« Last Edit: February 15, 2019, 04:13:45 pm by srce »
 
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Offline WanaGo

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Re: EEVblog #1176 - 2 Layer vs 4 Layer PCB EMC TESTED!
« Reply #32 on: January 28, 2020, 02:55:05 am »

I have two questions in mind:

1) Does anyone have a reference for the probes and the preamp?




Sorry for the dig up on this, but does anyone know the answer to this?
I saw the spectrum analyser he used is the Rigol DSA815, but I didn't spot the pre-amp or what the probes are exactly.

We are wanting to get a test setup like this at work so the engineers can do some testing before sending them off to the lab, it might save us some time and money being able to see real problem areas of the prototypes.

Thanks
 

Offline EEVblog

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Re: EEVblog #1176 - 2 Layer vs 4 Layer PCB EMC TESTED!
« Reply #33 on: January 28, 2020, 03:35:16 am »
Sorry for the dig up on this, but does anyone know the answer to this?
I saw the spectrum analyser he used is the Rigol DSA815, but I didn't spot the pre-amp or what the probes are exactly.
We are wanting to get a test setup like this at work so the engineers can do some testing before sending them off to the lab, it might save us some time and money being able to see real problem areas of the prototypes.

https://www.tekbox.com/product/tekbox-tbps01-emc-near-field-probes/



Near field testing can help detect issues, but nothing beats a proper far field antenna test which is what they will do at the lab. A decent far field antenna will cost more than the entire near field rig including the spectrum analyser though.
This is one of the cheapest ones you can get:
https://www.aaronia.com/products/antennas/BicoLOG-30100-X/
« Last Edit: January 28, 2020, 03:39:28 am by EEVblog »
 
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Offline nctnico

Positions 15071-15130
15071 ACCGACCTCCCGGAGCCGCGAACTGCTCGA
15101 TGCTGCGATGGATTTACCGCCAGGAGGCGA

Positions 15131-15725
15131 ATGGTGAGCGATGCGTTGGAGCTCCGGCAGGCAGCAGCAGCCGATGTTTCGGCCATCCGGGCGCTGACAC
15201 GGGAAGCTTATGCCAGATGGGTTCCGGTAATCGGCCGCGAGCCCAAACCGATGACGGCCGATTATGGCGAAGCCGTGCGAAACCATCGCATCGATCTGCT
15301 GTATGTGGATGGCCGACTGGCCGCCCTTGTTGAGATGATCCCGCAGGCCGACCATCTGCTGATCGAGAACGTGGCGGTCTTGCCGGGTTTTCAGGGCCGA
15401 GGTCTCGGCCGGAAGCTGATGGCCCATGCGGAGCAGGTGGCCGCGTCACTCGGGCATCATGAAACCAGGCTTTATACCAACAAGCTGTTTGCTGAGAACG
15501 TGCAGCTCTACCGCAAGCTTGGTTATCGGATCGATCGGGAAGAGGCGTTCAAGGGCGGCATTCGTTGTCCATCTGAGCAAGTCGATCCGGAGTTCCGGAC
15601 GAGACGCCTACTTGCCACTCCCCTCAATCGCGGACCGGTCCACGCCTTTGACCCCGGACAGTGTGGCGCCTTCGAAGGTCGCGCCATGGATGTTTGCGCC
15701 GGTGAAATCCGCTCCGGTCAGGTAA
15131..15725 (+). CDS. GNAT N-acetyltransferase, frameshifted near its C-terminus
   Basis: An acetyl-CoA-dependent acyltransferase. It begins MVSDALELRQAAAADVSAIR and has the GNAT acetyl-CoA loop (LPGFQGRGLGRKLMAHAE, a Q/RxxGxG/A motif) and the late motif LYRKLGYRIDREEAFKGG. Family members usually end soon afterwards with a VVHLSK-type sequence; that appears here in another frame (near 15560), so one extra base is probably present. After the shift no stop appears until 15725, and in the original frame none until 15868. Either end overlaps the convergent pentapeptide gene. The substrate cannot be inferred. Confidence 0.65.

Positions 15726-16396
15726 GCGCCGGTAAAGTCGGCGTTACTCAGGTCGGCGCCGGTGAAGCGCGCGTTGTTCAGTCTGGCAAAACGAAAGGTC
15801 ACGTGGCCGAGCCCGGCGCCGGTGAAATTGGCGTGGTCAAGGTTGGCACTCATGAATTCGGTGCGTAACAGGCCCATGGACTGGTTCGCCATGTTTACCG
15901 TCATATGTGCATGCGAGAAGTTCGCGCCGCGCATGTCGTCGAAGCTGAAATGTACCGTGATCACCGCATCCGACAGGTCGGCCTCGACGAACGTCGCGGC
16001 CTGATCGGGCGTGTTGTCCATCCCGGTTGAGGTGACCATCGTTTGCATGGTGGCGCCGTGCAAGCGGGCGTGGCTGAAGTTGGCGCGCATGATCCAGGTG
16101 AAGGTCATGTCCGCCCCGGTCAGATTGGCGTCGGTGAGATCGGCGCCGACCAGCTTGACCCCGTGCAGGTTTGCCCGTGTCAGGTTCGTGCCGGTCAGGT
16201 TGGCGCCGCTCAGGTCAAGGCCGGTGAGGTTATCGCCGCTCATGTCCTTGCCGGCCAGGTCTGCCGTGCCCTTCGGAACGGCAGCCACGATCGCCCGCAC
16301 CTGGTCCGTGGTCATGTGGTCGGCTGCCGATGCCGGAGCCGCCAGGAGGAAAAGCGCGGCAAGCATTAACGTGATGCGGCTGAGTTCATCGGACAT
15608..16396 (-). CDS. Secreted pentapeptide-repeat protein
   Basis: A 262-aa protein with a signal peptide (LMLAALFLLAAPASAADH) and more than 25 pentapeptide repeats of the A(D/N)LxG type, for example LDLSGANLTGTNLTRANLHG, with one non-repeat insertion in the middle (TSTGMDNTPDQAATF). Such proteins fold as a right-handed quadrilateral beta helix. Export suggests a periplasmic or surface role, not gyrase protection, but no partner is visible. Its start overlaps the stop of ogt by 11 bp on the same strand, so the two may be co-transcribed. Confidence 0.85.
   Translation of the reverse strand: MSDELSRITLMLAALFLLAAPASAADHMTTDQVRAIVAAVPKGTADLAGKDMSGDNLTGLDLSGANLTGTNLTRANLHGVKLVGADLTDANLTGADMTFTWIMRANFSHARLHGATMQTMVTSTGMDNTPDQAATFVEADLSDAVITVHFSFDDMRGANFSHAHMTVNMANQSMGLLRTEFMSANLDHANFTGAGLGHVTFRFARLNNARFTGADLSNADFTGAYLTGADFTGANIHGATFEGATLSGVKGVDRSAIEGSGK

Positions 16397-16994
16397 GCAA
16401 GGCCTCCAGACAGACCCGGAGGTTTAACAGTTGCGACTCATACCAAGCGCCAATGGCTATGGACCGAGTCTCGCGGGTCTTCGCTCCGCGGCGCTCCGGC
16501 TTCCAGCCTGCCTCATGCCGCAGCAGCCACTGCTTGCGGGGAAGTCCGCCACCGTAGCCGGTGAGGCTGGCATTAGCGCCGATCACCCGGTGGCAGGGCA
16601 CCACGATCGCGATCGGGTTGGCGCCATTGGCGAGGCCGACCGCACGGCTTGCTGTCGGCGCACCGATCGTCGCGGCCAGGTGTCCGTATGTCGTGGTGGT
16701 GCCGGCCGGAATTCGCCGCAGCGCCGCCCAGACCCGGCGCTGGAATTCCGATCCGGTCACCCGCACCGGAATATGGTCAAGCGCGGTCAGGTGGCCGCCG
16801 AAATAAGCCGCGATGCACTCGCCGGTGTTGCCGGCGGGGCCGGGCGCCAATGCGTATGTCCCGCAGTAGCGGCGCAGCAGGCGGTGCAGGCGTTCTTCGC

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Re: EEVblog #1176 - 2 Layer vs 4 Layer PCB EMC TESTED!
« Reply #34 on: January 28, 2020, 10:54:07 pm »
We are wanting to get a test setup like this at work so the engineers can do some testing before sending them off to the lab, it might save us some time and money being able to see real problem areas of the prototypes.
The 'RF explorer' near field probes are even cheaper compared to the ones from Tekbox.

But still don't expect much from doing near field probing to check whether your device will pass EMC testing. The biggest problem usually is emissions from wires and in some freaky situation the casing. So you better get some current clamps to measure RF leakage going through cables. A LISN is also a good investment to check conducted emissions in the power supply. I never needed to use a pre-amplifier for EMC trouble shooting.

When it comes to emissions you really should do a pre-compliance measurement at a test lab. Then you can get a graph with the problem areas in the frequency spectrum. From there you can hunt down the source using near field probes and current clamps. Otherwise you will be literally taking a stab in the dark.
« Last Edit: January 28, 2020, 10:59:42 pm by nctnico »